Engagement is Enough!


cc licensed ( BY NC ) flickr photo shared by Ad@mK

I love when a metaphor is so clearly portrayed in a picture. We have all heard this one… parent spends an exorbitant amount of money on a toy for their child only to have the child get more out of the box itself. The parent always tells the story as a funny but frustrating anecdote, and with a sigh, laughs at the silliness of it all. In the end, they have a happy baby, excited to play and that’s all that matters.

I have been spending a lot of my free time reading and discussing a number of innovative projects being done by people all over the place. I’ve spent time discussing Genius Hour on the hashtag #geniushour and today, was lucky enough to hang out with the first lady of Genius Hour, Gallit Zvi (tomorrow I am spending the morning in her class for their Genius Hour!). I have been reading about Passion Projects and Fed Ex Days, and of course Innovation Day/Innovation Week. My morning today was spent at the Inquiry Hub with David Truss, hearing how they are able to provide students with the time and space to really take ownership of their learning. Speaking with Gallit and David, you can see their pride in their students and the amazing projects they are doing. They are eager to share just how driven their students are when working on work they care about.

As I read and converse more and more with other people considering these projects, I often hear questions about how the projects are assessed and how they connect with curriculum, and while these are valid questions, they always seemed to irk me a little. I felt like people needed to experience these projects for themselves to see the real power they possess, and if they did, they might not be so worried about the assessment or curricular ties. You see the real power in these projects is the engagement that results in our students when they are given the power to direct their learning. I saw it during our Innovation Week, and I have read about the same reaction is students experiencing Genius Hour, Passion Projects and Fed Ex Days. Kids get excited about learning.

To me, that is reason enough to try one of these projects. After our innovation week, there was excitement residue all over the place. Students talked about their projects, and what they were going to do for the next innovation week. Innovation-style activities started popping up all over our building as teachers embraced the energy from the week and re-created it in their rooms. If we can do projects that get students excited to come to school then we are creating a culture in our buildings of eager students who value learning. Isn’t that a good start for any building?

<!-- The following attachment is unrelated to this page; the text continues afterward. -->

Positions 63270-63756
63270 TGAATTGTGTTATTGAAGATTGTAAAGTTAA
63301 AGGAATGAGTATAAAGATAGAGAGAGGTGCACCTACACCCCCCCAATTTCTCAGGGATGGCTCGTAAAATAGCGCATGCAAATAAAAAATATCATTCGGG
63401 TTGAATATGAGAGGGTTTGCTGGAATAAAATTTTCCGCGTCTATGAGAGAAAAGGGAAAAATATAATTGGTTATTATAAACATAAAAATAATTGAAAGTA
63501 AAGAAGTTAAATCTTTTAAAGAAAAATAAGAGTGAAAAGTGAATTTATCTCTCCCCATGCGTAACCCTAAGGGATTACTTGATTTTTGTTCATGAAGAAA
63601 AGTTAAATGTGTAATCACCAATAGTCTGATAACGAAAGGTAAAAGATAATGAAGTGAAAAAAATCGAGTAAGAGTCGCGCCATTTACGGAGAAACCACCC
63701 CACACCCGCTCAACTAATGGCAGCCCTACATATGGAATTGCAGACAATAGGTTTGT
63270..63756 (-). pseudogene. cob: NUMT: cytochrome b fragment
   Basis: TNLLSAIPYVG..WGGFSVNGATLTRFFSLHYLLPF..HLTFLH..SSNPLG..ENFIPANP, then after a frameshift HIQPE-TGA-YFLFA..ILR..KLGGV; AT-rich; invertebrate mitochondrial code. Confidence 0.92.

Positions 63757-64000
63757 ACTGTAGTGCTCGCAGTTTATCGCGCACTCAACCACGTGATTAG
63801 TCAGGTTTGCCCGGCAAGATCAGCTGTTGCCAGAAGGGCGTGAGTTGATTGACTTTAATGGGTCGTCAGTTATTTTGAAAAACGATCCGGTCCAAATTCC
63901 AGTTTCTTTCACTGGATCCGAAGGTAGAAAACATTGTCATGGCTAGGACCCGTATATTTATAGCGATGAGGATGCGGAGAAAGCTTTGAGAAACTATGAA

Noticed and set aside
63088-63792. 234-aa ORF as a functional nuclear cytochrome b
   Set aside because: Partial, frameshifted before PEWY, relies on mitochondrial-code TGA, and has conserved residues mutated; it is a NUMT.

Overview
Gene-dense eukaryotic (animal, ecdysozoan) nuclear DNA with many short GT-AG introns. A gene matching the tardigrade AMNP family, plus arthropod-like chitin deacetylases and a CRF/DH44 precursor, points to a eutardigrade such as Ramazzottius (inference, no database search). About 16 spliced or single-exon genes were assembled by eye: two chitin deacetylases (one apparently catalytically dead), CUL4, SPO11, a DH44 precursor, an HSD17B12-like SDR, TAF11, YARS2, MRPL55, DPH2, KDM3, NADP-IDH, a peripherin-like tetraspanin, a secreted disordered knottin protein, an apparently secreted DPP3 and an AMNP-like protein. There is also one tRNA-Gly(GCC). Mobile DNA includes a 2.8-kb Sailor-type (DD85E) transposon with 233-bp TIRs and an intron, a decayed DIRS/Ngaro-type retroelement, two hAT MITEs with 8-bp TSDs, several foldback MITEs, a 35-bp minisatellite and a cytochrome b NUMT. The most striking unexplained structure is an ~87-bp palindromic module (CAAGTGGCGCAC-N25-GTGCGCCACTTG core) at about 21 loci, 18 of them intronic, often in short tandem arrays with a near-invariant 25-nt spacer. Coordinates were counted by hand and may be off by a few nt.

Eventually, we can add the curricular connections we want our students to make, and we can find appropriate ways to assess their learning, but it doesn’t have to be the driving force behind every learning experience we provide our students. Creating a passion for learning, an engaged young person will pay dividends for us in every lesson we teach so for now Engagement is Enough. We get our excited student the same way we get the excited baby happy just to play with the box, and we can be ok with a student who is just excited to learn as well. If having students excited to learn and engaged in the process is something important to you, think about giving one of these projects a try. While it may not hit the outcomes or end up with a grade on it, I am willing to bet it will be one of the most enjoyable experiences you’ll ever have as an educator.

5 thoughts on “Engagement is Enough!

  1. I’m an elementary principal, and today I spent one of four days on the roof of my school w/kindergarten egg drop. My current school is all K, totaling 25 sections. Concurrent with the oviparous unit in science, our students construct a contraption designed to keep their egg safe as my assistant principal and I toss them from the roof; they do this with family at home, if they’re able, and bring it to show and test. (Doesn’t feel quite right to toss a kid’s work off of the rook, but they love it. 🙂 ) Many parents come to join in the fun, too. All day we couldn’t be more excited about the different ideas that emerged, and it was encouraging to hear children celebrating both creative thinking and trying something new!

  2. Pingback: Engagement is Enough! | Education & Digital...

  3. Jesse,
    How lucky you are to go see Gallit’s classroom! I just had a phone conversation (sort of) with her yesterday, and have been a big fan since Feb., ’12… all because of Genius Hour!
    Anyway, I, too, feel “irked” at the question of curriculum and assessments when something is so very engaging. When students get to choose what they’re doing in school, they WANT to attend. When they are forced to learn a curriculum we (20-40 years removed) deem valuable, they become disengaged. If this happens for years on end, who’s to say they’ll stay in school? Worse yet, who’s to say they’ll ever become life-long learners? In the big scheme of things, grades don’t matter. LEARNING matters. Thanks for this post!! I’m adding it to the Genius Hour LiveBinder under the tab “WHY Genius Hour” !

  4. Agree with stressing the learning. With our egg drop, even though it is linked to curriculum, it isn’t graded. I find the learning to exist in both the creation with the families and the conversation students have about what worked and what didn’t work coupled with their observations and predictions. Also love that they generally add something that reflects their interests, from car stickers, to painting, to a whole lot of sparkle.

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